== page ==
Are the $100 laptop's good intentions good enough?

India may have rejected the One Laptop per Child project, but that may not matter if it's picked up by the Americans

For a seemingly benign project, there's a surprising degree of controversy surrounding MIT guru Nicholas Negroponte's scheme to create a cheap, robust laptop for the developing world.

We've had our doubts about the One Laptop per Child (OLPC) scheme from its early inception. Creating bespoke, untested technology for the developing world is misguided, some argue, while others see the "laptop" as nothing more than a large PDA with limited functionality.

Criticism of the project — which aims to create a device for around $100 (£54) — has grown this week following the Indian government's very public decision not to purchase any of the machines. In fact, India not only said "No thanks", education secretary Sudeep Banerjee said the project was "pedagogically suspect" and warned that giving the country's schoolchildren a laptop each could harm their creative thinking and analytical abilities.

Just how constructive or technologically correct India's opposition to OLPC is is not clear. As we pointed out in an earlier Leader on this issue, the country doesn't exactly have a great relationship with OLPC boss Negroponte or his fellow academics at MIT. The fact that India isn't short on its own IT talent may also be a factor — in recent years there's been a flow of technical expertise from India to the US, not the other way around.

But while OLPC may have smarted from India's rejection, four other countries green lighting a million units shortly after will have done much to salve the pain. Early this week it emerged that Nigeria, Brazil, Argentina and Thailand have each expressed an interest in buying a million of the laptops apiece. Good news for the OLPC project, as the group has said that it will delay manufacturing the device until it has orders for at least 5 million units. If those interests solidify — and the project managers have said that no orders will be accepted until the design is finished, which it isn't — then a project written off by some as an academic flight of fancy could be extremely close to being realised.

But manufacturing the device, and actually creating the kind of technically aided revolution in education put forward by Negroponte and the rest of the OLPC backers, are two very different things. For a start, there haven't been any significant trials of the ideas inherent in the device, as far as we know — a step that would seem logical, given the amount of innovation both in the technology and in its application. Trials may be coming, but surely it would have been prudent on the part of the four governments who announced their commitments this week to demand to see the results of field trials first. Whether the technology does the job, and whether the job is worth doing, are questions...

...that can only be answered with experience.

The issue of how children will actually interact with the device is a much more complex issue that probably demands multiple in-depth trials in different locations and with different age groups. Rather than the traditional concept of a laptop as an information input and storage device, OLPC has decided to equip its machine with just 500MB of flash storage. It envisions the machines being used for peer-to-peer learning — sharing information — but there is a big behavioural and cultural issue to consider in this model, as well as the efficiency and speed of the wireless technology used to connect the machines.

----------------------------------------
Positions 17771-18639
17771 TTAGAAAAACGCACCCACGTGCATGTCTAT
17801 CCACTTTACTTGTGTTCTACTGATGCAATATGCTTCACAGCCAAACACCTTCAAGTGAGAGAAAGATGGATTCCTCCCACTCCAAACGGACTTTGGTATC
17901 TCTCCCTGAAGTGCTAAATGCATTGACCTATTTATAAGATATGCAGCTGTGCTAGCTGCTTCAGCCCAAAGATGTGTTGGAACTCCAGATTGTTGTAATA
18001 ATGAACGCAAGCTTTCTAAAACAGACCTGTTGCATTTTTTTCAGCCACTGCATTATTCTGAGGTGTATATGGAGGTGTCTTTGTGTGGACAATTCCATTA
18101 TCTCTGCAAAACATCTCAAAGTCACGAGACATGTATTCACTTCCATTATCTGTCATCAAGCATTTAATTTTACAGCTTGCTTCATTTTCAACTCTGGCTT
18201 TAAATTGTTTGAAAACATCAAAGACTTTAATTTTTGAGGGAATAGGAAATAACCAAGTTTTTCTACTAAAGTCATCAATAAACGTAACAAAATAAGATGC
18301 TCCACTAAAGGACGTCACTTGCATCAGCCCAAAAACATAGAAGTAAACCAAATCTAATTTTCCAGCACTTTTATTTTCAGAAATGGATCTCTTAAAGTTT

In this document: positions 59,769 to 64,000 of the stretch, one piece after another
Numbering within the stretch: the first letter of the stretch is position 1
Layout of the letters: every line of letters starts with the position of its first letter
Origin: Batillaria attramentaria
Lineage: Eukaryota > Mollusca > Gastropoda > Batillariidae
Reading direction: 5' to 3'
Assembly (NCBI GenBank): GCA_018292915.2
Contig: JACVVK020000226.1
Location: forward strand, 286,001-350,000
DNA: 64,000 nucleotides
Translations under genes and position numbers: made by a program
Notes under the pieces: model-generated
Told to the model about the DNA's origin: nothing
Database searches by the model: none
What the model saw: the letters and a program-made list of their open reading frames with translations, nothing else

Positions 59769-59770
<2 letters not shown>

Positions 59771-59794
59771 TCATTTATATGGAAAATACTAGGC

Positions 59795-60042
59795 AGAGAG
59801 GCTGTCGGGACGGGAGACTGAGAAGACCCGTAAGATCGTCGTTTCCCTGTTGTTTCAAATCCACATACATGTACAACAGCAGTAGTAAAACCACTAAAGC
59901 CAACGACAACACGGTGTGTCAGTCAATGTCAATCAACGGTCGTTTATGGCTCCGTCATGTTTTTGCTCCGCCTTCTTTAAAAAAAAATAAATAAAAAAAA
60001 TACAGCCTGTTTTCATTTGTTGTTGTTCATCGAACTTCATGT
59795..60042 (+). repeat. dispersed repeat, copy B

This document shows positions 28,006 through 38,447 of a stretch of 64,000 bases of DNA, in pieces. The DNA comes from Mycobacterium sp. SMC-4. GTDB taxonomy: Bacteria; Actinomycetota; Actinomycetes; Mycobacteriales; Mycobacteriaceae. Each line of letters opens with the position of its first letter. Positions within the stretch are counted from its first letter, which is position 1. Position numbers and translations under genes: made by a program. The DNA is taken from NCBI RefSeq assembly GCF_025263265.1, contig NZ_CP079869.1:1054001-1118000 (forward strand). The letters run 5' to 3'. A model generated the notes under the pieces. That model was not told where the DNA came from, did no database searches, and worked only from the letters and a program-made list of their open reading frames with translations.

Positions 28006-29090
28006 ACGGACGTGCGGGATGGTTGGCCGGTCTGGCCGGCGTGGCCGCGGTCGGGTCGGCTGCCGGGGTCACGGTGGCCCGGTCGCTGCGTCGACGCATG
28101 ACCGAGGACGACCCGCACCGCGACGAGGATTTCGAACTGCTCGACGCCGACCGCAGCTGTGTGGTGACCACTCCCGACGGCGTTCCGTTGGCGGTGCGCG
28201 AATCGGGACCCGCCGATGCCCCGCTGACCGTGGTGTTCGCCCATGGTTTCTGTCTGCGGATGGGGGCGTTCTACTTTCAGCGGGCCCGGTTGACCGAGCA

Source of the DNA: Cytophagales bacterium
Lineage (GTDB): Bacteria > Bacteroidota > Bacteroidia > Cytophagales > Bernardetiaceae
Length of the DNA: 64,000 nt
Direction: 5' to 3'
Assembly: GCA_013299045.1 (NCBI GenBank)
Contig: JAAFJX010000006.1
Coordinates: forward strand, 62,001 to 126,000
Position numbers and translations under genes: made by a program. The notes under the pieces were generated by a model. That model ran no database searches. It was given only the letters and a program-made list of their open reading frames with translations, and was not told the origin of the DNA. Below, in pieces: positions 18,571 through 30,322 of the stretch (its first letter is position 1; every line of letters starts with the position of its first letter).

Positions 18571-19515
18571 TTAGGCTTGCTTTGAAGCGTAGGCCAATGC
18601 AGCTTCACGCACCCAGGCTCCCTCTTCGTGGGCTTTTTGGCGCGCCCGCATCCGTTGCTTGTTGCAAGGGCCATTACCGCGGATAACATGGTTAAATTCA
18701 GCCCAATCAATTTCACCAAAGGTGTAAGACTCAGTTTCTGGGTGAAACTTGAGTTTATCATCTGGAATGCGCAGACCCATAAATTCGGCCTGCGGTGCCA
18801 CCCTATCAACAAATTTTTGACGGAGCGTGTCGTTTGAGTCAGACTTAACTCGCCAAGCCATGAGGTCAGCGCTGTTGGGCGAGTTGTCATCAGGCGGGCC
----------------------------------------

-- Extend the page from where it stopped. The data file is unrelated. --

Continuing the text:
Another overlooked dimension to the OLPC project is the interest shown by educators in the US and Europe. The last major outing for Negroponte and his prototype wasn't to a village in Africa but a educational technology conference in San Diego. Some educational experts in the US are seeing a potential for the machine to undercut the technological monoculture they see defining the use of technology in schools.

According to the San Diego Tribune, Massachusetts Governor Mitt Romney, a potential presidential candidate at the next election, has already said he wants to buy a machine for every child in his state. The OLPC Web site contains a reference to plans for a commercial version of the laptop. Whether the design ever appears, and whether it differs from the developing-world model, is not clear. But, for the cynical, at least, the idea of a cheap laptop in the hands of every child in the US could go a long way toward explaining News Corp's backing of the project. A cheap computer pre-loaded with a peer-to-peer, off-line-capable version of MySpace?

Whatever happens with the OLPC project, and whether you agree with it or not, the tech world is certainly a more interesting place for its existence. It's not alone. Microsoft, undeterred by its rejection as a contributor to OLPC, has been working on a mobile phone design which could offer similar cheap computing resources to poor and developing markets. The FonePlus device is still as the concept stage, but if Microsoft has been prepared to subsidise the XBox market to the tune of billions of dollars, it may be prepared to pay out a little more.

The money being ploughed into OLPC could arguably be put to better use: established programmes for refurbishing old PC technology, such as the UK's Computer Aid, would no doubt love a chunk of the money; they also have the infrastructure, and existing relationships with NGOs in the developing world, which could help ensure the cash wouldn't go to waste.

But the OLPC project has at least generated interest in closing the digital divide, which is no bad thing. And if more US governors and European governments follow Romney's example, we could be in for a very interesting time closer to home.

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